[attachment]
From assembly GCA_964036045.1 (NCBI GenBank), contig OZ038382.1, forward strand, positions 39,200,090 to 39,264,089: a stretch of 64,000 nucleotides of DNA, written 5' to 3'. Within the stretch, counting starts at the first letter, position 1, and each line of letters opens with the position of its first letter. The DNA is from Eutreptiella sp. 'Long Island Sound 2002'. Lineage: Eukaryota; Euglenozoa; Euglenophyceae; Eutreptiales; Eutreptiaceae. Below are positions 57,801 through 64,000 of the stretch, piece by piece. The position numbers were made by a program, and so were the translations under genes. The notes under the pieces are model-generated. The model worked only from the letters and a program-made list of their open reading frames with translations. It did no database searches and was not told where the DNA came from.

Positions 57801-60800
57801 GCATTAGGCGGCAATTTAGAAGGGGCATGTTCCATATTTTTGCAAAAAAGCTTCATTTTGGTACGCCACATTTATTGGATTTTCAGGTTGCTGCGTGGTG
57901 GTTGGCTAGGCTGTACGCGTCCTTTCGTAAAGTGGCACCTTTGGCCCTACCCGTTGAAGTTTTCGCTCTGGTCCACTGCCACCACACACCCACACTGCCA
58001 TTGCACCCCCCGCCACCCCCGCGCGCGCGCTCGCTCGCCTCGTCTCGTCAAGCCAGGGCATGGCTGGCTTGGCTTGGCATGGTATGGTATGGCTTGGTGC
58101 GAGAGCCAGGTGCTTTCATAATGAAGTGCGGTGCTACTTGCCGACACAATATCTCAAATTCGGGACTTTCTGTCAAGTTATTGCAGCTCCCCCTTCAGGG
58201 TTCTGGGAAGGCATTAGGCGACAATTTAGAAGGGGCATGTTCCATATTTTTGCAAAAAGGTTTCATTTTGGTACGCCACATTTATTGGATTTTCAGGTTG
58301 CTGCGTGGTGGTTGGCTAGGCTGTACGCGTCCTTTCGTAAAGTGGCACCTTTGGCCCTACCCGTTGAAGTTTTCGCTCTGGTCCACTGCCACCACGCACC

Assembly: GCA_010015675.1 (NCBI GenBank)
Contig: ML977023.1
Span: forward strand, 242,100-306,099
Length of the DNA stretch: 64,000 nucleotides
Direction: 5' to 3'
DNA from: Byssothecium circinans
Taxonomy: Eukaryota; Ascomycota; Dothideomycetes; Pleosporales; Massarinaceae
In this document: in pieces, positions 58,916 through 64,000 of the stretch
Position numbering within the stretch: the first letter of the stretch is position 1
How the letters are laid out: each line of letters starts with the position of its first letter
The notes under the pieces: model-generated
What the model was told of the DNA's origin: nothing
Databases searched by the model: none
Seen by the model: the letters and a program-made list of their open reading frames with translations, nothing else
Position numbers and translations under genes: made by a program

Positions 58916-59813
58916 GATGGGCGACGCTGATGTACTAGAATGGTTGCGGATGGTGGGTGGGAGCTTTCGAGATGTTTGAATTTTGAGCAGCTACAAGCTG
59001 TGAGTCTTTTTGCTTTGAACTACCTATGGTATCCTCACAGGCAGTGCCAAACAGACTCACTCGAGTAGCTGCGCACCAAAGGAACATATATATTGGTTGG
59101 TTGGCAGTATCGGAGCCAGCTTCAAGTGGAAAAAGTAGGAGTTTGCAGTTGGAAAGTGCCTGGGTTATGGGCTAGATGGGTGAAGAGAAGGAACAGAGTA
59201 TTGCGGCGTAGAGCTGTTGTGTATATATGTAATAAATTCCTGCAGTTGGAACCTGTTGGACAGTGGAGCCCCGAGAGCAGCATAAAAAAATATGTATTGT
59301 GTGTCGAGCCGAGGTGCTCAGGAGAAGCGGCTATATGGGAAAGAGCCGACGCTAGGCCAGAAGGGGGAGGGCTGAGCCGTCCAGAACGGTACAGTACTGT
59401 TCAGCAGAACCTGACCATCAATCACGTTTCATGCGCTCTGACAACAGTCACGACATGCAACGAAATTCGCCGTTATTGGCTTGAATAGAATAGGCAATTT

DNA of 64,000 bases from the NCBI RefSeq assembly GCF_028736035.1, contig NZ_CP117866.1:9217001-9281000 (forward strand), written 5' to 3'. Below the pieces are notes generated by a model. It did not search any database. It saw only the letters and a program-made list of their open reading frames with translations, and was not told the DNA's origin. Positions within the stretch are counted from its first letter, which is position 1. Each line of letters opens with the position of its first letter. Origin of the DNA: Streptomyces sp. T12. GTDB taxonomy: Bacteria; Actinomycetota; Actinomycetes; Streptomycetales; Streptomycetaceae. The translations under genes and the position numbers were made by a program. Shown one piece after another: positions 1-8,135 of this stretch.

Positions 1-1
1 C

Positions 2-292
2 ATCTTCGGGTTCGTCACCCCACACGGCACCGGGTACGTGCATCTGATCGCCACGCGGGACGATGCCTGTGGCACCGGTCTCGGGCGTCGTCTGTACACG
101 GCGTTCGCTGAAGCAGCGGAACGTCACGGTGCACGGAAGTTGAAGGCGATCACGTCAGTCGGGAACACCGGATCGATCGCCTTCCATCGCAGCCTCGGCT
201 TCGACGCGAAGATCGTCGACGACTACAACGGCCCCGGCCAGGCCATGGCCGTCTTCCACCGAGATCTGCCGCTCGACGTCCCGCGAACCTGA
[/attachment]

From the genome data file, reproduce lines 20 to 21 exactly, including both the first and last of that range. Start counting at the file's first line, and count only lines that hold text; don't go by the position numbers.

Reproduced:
What the model was told of the DNA's origin: nothing
Databases searched by the model: none